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Review of Overseas Aid Gift Deduction Scheme

The results of the roundtables and submissions for review of the Overseas Aid Gift Deduction Scheme (OAGDS) are now available on the DFAT OAGDS review website. Two reports are available ...

(From Not-for-Profit Law Notes August 2015) Read more ...


Are you sure your income is tax exempt?

The Australian Taxation Office has recently released TR 2015/1, which sets out the Commissioner of Taxation’s view on what particular special conditions not-for-profit entities must fulfil in order to be exempt from income tax. A copy of the Final Ruling can be found here. It follows the release last year of Draft Ruling 2014/D5.


The Final Ruling considers two of the special conditions that a not-for-profit entity must satisfy. The first relates to an entity’s governing rules. The second relates to an entity’s income and assets. These special conditions were introduced by Tax Laws Amendment (2013 Measures No. 2) Act 2013. More specifically, the two special conditions require a not-for-profit entity to:

  • comply with all the fundamental requirements in its governing rules; and
  • apply its income and assets only for the purpose for which the entity is established.

The Final Ruling came into effect on 25 February 2015 but is applicable to income years prior to this year. Some changes have been made in the Final Ruling, which are discussed below.

Incidental or ancillary purpose

Firstly, those within the sector who made submissions were concerned that the Draft Ruling did not address incidental or ancillary purposes. The Final Ruling has gone someway to remedying this concern, with the legally binding section stating that ‘the income and asset condition will not be breached merely due to an entity having an incidental or ancillary purpose.’ However, whether a purpose is incidental and ancillary to the main purposes or whether it constitutes a separate purpose altogether remains a question of interpretation. In answering this question, past practice suggests that the ATO will rely on reconstructing the entity’s constitution and analysing the entity’s activities.


An area of concern raised in submissions (and within the sector more generally) has been the ATO’s view of accumulations. The legally binding section of the Final Ruling states that ‘an entity that accumulates most of its income over a number of years will need to show on a year by year basis that the accumulation is consistent with the purpose for which the entity is established.’ Entities that are in decline, religious organisations and foundations should ensure that they are able to explain how they satisfy this condition.

Applied funds ‘solely’ to the purpose

Thirdly, the ATO’s understanding of applying funds for a ‘sole’ purpose is very narrow. The non-legally binding section of the Final Ruling explains that only ‘immaterial’ or ‘occasional, unrelated misapplications’ of charitable funds will not breach the provisions.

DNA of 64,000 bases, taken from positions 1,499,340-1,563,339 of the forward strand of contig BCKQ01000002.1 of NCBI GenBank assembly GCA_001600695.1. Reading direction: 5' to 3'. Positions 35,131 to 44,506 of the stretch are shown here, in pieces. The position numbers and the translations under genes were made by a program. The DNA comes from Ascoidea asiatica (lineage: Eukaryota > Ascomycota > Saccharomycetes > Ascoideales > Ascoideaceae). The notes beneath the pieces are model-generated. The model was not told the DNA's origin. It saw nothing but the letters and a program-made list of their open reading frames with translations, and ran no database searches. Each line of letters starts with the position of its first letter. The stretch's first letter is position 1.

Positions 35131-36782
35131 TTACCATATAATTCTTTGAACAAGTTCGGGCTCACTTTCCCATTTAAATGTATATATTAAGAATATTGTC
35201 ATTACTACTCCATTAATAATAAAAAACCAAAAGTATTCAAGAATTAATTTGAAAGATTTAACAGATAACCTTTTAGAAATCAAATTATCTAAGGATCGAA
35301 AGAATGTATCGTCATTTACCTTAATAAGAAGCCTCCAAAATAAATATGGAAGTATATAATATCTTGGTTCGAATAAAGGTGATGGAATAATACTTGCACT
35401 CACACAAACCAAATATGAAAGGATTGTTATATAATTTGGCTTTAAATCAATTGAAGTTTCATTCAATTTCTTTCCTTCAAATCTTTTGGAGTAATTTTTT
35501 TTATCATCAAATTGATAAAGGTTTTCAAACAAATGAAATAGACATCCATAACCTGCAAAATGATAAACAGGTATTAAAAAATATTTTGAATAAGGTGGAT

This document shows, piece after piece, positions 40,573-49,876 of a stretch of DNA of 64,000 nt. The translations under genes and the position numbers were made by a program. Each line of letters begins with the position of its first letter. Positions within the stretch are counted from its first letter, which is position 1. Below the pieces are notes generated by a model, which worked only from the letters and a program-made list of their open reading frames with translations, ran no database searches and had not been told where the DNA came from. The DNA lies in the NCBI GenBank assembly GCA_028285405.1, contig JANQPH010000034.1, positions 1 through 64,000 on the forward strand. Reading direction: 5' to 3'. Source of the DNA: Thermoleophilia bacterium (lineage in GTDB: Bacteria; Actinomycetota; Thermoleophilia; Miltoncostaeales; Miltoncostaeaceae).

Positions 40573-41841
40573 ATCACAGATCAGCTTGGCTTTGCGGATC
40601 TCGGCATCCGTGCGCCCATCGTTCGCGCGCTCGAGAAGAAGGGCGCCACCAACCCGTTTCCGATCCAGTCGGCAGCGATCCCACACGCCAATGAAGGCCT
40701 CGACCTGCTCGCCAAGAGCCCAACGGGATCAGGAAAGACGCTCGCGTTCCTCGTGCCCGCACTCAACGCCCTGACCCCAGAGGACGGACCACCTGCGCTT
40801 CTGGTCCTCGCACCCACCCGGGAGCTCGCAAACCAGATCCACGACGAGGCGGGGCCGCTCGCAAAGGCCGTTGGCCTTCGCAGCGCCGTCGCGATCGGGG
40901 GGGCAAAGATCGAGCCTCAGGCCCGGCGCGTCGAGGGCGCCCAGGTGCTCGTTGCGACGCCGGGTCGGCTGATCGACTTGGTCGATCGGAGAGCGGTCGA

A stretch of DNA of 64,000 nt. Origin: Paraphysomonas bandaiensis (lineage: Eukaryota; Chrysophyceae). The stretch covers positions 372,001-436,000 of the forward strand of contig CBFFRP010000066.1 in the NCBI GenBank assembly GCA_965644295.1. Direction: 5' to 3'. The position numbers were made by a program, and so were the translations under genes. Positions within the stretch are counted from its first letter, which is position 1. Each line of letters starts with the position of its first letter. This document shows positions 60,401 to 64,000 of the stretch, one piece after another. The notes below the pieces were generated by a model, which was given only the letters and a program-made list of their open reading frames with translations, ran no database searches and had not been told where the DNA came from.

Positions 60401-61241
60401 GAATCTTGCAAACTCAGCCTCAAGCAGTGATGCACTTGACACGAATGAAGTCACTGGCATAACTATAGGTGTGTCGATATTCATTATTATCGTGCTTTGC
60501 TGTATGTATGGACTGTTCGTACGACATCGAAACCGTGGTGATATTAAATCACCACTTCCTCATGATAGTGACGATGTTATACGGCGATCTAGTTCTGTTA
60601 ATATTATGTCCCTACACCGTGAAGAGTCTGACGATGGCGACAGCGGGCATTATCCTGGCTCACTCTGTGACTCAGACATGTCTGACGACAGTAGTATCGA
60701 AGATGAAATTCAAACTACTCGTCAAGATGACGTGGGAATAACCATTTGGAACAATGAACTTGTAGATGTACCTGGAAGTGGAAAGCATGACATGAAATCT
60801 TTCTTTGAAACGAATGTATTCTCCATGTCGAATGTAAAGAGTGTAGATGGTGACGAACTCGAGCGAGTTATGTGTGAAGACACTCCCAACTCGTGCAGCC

If you have specific questions about how the Final Ruling will affect your not-for-profit organisation, call us on (02) 9267 9800 or send us an email ().

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Beware of exploitive tax schemes

On 4 February 2015, the Federal Court handed down its decision to penalise a group of tax scheme promoters to the tune of $1.5 million. The Court found that the promoters had attempted to exploit and profit from the tax system by generating deductions, associated with donation arrangements, to which donors were not entitled. 

The scheme involved the purchasers paying a small percentage of the significantly inflated price of pharmaceuticals, yet claiming tax deductions of 100 per cent. The judge noted at least five grounds why the scheme was not lawful, including that the pharmaceuticals were not actually delivered to the charities concerned!

Follow this link to read the Australian Tax Office media release about the case.

if you have questions about lawful deductions, or establishing and maintaining deductible gift recipient funds.

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New DGR category for ethics classes in government schools

To be endorsed as a deductible gift recipient in Australia, an organisation or fund must fall into one of the categories prescribed by legislation. These categories include public hospitals, higher education institutions, school building funds and animal welfare charities.

The list of categories is a relatively static one so it is of note that legislation has been passed to add a new category. This new category will enable eligible providers of ethics education in government schools to receive tax deductible donations. The new category is now available for organisations who wish to apply for it.

This new category is in addition (but separate) to an existing category which allows a public fund established for the purpose of providing religious instruction in government schools to receive DGR endorsement.

This change will be of particular importance in New South Wales, where government schools are required to provide at least one special religious education class per week to its students. If students elect not to attend the special religious education class, they must attend a special education in ethics class instead.

Previously, there was inequality between organisations external to the government school system which wished to assist with the provision of special religious education versus those which wished to assist the provision of ethics education. The former were entitled to set up a public fund which could apply for DGR endorsement, whilst the latter had to make a special application to the government to be specifically named in the tax legislation. This new legislation redresses this imbalance.

Question about DGR status? .

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